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Paris terror, COP21, and JejuThe Jeju governor thinks renewable energy is at the heart of world peace — and he is right
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승인 2015.11.20  13:51:52
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▲ Jeju, and renewable energy, could bring peace as military action in pursuit of oil fuels terrorism and conflict. Photo courtesy The U.S. Army

It is sadly inevitable that, after the burst of soul-searching that followed the attacks on Paris on Nov 13, the world will soon slink back into the obsequiousness of Nov 12.

As more bombs drop in Syria, we are told our freedom is threatened by open-door refugee policies, religious fundamentalism, military aggression in the Middle East or oppression of minorities at home.

There might be kernels of truth in each of these, but they blind us to the real danger ahead, and that takes us back to the French capital.


The ‘last chance’
Things could have been so different for Paris this November, hosting the 2015 United Nations Climate Change Conference (COP21) from Nov 30 to Dec 11.

The Conference is crucial if the world is to agree its first universal, legally-binding agreement to lower carbon emissions and tackle climate change by 2020.

It has been billed by President Francois Hollande as the climate’s last chance saloon; without a binding agreement, he said, “it will be too late for the world" to turn things around.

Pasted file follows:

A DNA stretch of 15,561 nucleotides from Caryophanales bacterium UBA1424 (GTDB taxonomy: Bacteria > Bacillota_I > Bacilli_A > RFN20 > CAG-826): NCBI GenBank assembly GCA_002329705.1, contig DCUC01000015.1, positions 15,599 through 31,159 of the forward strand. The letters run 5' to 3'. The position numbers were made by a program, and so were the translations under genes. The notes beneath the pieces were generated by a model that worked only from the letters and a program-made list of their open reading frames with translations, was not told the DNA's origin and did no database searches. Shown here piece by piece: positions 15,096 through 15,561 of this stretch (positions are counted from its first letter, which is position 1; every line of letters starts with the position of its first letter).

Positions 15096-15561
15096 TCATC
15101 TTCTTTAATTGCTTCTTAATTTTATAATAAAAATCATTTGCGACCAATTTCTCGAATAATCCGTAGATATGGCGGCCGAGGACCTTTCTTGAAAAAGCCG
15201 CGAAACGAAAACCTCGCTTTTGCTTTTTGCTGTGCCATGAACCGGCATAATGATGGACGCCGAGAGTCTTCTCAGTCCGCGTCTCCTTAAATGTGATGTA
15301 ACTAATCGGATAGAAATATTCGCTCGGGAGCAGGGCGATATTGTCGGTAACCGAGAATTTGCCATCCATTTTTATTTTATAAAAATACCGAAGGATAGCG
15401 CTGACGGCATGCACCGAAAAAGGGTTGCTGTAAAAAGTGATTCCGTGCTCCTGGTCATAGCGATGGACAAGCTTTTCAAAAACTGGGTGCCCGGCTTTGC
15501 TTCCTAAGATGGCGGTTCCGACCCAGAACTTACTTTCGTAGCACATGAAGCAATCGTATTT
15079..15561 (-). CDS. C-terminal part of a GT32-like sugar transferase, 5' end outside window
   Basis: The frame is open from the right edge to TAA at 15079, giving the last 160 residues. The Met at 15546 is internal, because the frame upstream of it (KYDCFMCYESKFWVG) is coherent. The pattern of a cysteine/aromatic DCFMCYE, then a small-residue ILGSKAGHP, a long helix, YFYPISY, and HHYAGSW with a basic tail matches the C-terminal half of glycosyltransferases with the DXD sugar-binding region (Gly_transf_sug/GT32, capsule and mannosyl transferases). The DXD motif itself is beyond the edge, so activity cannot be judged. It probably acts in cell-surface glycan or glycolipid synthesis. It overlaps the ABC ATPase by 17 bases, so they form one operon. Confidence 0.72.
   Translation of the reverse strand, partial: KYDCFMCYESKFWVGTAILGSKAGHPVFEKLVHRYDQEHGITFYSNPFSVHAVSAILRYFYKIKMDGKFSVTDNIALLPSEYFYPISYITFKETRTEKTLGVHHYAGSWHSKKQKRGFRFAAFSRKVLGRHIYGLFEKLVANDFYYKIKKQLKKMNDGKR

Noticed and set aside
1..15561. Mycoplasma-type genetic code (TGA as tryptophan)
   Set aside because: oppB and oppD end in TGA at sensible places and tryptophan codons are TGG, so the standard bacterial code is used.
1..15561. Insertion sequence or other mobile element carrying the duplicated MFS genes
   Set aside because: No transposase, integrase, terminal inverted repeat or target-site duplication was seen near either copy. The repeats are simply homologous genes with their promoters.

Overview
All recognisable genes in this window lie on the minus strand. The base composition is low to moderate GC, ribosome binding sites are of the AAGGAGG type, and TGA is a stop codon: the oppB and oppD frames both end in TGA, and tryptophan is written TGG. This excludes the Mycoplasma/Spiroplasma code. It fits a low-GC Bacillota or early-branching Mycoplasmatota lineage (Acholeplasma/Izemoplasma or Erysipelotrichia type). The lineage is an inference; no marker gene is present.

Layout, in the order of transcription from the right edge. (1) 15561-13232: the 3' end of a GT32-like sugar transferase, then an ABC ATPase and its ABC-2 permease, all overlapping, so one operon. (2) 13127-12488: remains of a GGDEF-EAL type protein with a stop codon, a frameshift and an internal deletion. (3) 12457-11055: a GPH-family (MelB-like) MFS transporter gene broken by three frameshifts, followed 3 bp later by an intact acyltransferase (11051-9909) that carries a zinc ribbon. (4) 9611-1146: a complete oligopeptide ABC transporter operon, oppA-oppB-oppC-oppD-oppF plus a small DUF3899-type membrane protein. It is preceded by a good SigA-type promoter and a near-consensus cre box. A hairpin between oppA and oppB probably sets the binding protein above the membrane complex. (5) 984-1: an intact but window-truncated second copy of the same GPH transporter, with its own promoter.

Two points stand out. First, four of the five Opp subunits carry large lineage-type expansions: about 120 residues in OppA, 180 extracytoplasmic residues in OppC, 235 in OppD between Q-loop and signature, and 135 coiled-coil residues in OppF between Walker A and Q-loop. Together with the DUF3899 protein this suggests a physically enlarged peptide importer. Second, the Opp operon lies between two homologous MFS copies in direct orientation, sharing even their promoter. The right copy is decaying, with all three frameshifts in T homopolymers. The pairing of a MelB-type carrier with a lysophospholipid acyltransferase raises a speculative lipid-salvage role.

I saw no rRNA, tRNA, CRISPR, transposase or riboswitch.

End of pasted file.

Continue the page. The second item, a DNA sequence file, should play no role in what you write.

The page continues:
If Paris thrashes out an agreement, the city of love might herald a cooler, and safer, world.

The problem is, after terrorists tried to turn the city of love into one of hate, COP21 delegates will gather as if under siege, with terrorism always on the tip of world leaders’ tongues.

Solutions to climate change are likely to be sidelined, as per usual, and we look to have let the terrorists win — again.

And just as our response to terrorism breeds more terror, our lack of response to climate change provides fertile (or not-so-fertile) ground for it.

With no discernable action even toward the 2-degree-Celsius temperature rise targeted at the 2009 Copenhagen Climate Change, global monitors warn that we are already halfway toward that controllable limit. What happens if we go beyond it?

We are talking about “a different planet,” says climatologist, James Hansen: “there will be no return.”

This all comes with state destabilization and increased civil conflict as standard, as seen in Syria where prolonged drought increased internal displacement and heightened social unrest: the conditions (not causes) for the Islamic State to thrive.


Jeju, the island of peace
It was while pondering this depressing state of affairs that the role of our little island came to mind.

As the world cowers below drones, shelters from barrel bombs and lives in fear of suicidal killers, surely Jeju, the Island of World Peace, has some answers.

I never thought I would be calling on the visionary wisdom of Jeju governor Won Hee-ryong, yet he repeated again at the 2015 Seoul Climate-Energy Conference on Friday, Nov 20, that embracing new and renewable energy is essential for future peace — and he is right.